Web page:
plan

The Lenox public school district’s five-year strategic plan through 2026 — it’s the result of a two-year effort — will be presented to the community next week.

LENOX — Diversity. Equity. Inclusion.

That is a leading goal of the public school district’s five-year strategic plan through 2026 to be presented to the community next week.

The 50-page document, posted at lenoxps.org, results from a two-year effort led by School Committee Chairman Robert Vaughan, former principal of Morris Elementary School and a 38-year veteran of the district, with committee members Molly Elliot and Christine Mauro.

The Strategic Planning Subcommittee includes four community representatives, four parents of district students, and three Lenox Memorial Middle and High School faculty members.

Asked to identify some key points, Vaughan listed:

● Diversity, equity, inclusion, making the learning environment safe for all learners, so all students feel respected and valued;

● Mental health, assisting students and faculty in dealing with issues that might have originated with or been intensified by the pandemic;

● Curriculum and instruction, maintaining strengths and improving student offerings with increased attention to diversity, equity and inclusion;

● Planning for facilities upgrades and space needs, especially in the 1966 wing of the high school.

The School Committee will vote on adopting the strategic plan document at its remote Zoom meeting at 6:30 p.m. Monday.

The Strategic Planning Subcommittee will offer a public presentation via Zoom at 7 p.m. April 29, with questions from the audience. To view the presentation visit tinyurl.com/ruessv96.

To help develop the plan, surveys were completed in late 2019 by 216 parents of current or former students; current faculty and staff; current or former students; and other community members who never had children in the town’s public schools.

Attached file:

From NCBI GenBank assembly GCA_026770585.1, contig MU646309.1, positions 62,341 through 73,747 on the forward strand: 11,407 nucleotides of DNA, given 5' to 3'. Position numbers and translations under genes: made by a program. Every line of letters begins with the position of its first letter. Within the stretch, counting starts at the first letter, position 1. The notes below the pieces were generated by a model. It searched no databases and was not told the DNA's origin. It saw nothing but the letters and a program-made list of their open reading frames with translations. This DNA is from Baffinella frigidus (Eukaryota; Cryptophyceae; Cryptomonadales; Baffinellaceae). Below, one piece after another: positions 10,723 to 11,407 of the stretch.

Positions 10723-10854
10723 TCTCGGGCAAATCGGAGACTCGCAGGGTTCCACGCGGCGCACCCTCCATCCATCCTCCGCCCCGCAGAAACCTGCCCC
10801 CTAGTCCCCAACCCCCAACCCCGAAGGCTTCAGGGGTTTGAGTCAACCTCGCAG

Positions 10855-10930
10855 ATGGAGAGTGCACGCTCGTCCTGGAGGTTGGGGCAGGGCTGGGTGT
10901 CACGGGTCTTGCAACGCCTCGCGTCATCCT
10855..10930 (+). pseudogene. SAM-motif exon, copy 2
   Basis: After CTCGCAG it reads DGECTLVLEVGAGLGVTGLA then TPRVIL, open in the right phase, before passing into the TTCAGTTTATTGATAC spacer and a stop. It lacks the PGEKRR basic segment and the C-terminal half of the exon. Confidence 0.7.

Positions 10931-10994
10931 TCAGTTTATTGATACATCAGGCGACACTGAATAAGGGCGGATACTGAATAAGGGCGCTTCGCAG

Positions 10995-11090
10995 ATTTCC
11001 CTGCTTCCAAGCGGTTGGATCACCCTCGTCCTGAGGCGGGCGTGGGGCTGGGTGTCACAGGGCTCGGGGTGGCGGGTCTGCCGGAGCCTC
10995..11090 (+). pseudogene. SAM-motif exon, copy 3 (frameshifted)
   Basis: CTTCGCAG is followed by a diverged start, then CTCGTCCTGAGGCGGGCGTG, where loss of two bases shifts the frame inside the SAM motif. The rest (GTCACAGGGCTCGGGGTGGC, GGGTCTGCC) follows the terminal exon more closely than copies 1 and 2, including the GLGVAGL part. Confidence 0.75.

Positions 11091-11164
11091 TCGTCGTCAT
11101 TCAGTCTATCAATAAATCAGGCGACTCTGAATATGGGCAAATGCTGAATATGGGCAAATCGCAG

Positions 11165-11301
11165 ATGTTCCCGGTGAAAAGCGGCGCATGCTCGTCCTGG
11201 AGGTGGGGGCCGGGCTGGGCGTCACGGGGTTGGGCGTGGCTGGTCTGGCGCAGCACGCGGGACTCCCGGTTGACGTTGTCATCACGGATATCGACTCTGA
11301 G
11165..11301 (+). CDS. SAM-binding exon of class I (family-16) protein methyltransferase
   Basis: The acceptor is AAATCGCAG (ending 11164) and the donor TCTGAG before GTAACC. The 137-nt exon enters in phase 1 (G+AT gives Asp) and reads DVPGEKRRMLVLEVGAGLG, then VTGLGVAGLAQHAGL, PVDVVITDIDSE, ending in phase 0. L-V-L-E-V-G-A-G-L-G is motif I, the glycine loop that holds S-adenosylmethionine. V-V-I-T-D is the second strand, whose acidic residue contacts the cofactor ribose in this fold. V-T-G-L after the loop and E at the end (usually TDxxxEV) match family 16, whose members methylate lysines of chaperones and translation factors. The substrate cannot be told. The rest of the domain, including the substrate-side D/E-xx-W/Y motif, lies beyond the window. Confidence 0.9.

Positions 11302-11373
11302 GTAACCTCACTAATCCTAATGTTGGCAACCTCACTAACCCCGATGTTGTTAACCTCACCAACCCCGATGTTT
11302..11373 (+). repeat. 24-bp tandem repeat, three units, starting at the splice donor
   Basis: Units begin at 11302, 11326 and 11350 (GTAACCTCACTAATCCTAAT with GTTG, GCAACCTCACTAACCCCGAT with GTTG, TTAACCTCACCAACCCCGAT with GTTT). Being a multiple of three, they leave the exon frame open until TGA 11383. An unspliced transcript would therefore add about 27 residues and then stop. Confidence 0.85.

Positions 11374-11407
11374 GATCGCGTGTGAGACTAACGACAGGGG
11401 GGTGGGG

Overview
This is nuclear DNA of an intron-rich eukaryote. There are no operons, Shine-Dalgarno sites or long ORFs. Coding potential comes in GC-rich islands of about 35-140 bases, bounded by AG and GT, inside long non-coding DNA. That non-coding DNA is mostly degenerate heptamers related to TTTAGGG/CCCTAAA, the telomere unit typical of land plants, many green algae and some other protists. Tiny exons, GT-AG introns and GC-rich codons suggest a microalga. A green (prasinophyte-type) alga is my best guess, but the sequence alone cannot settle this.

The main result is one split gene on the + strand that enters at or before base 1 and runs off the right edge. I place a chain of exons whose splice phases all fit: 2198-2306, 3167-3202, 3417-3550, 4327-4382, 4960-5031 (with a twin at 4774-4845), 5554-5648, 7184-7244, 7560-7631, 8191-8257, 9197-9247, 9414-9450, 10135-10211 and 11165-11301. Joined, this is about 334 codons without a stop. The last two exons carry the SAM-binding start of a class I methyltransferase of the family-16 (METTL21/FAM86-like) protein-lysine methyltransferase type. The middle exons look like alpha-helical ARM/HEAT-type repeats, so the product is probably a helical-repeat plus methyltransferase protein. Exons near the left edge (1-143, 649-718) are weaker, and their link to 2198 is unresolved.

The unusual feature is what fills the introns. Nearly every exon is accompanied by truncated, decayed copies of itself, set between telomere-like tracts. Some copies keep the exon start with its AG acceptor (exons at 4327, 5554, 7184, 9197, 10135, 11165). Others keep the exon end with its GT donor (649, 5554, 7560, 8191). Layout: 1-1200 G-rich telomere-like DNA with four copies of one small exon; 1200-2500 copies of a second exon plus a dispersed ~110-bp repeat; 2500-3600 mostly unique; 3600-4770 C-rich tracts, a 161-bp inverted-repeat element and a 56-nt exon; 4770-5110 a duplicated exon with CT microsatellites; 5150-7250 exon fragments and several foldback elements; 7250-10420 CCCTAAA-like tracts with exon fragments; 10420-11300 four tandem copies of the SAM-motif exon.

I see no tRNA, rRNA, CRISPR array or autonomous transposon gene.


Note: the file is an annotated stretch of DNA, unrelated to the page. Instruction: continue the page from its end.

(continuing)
Several forums were held, and the subcommittee considered recommendations from the New England Association of Schools and Colleges, an accrediting group that visited and studied the middle and high school in December 2019.

Completion and rollout of the strategic plan was delayed because of the COVID-19 pandemic.

A review of the survey responses yielded what the study describes as “emerging themes.”

Current strengths listed as areas to maintain include:

● Strong academic focus with a rigorous curriculum;

● High-quality teachers and small class size;

● Academic independence;

● Arts offerings, extracurricular opportunities, enrichment and after-school programs;

● Continuation of the independent Lenox Public Schools district;

● Maintaining a 40 percent limit on nonresident school-choice enrollment.

The document includes a lengthy list of areas targeted for improvement, including:

● More social-emotional supports, personnel and services;

● Upgraded facilities and expanded space, including classrooms for all faculty and Americans with Disabilities Act compliance throughout the buildings;

● Focus on conflict resolution among students, staff, as well as between students and staff;

● Improve discipline and increase student supervision;

● Improve collaboration and transparency among administrators;

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● Increase superintendent tenure and superintendent commitment to delivering School Committee and community priorities;

● Implement initiatives and changes generated by students (doing more than just listening to student voices);

● Allot more collaboration time for staff, increase staff influence over professional development decisions and choices, and standardize a more practical staff evaluation program;

● Implement a state-approved civics curriculum;

● Streamline and upgrade district computing technologies, especially grading and grade reporting;

● Implement and create practices for Diversity, Equity and Inclusion, as well as cultural competence throughout the district (administration, faculty, staff, students and parents/community) through a multiyear, multilevel practice with an accountability structure.

Other recommendations include an additional, licensed school nurse, adding early library hours at LMMHS, and marketing of the school and the town to young families.

Areas targeted for further exploration include a later school-day starting time at the middle and high school, a formal student advisory program, an emphasis on “deeper learning” and “authentic, independent” student work and activities, “skills and dispositions rather than just expertise,” and an apprenticeship approach for learning.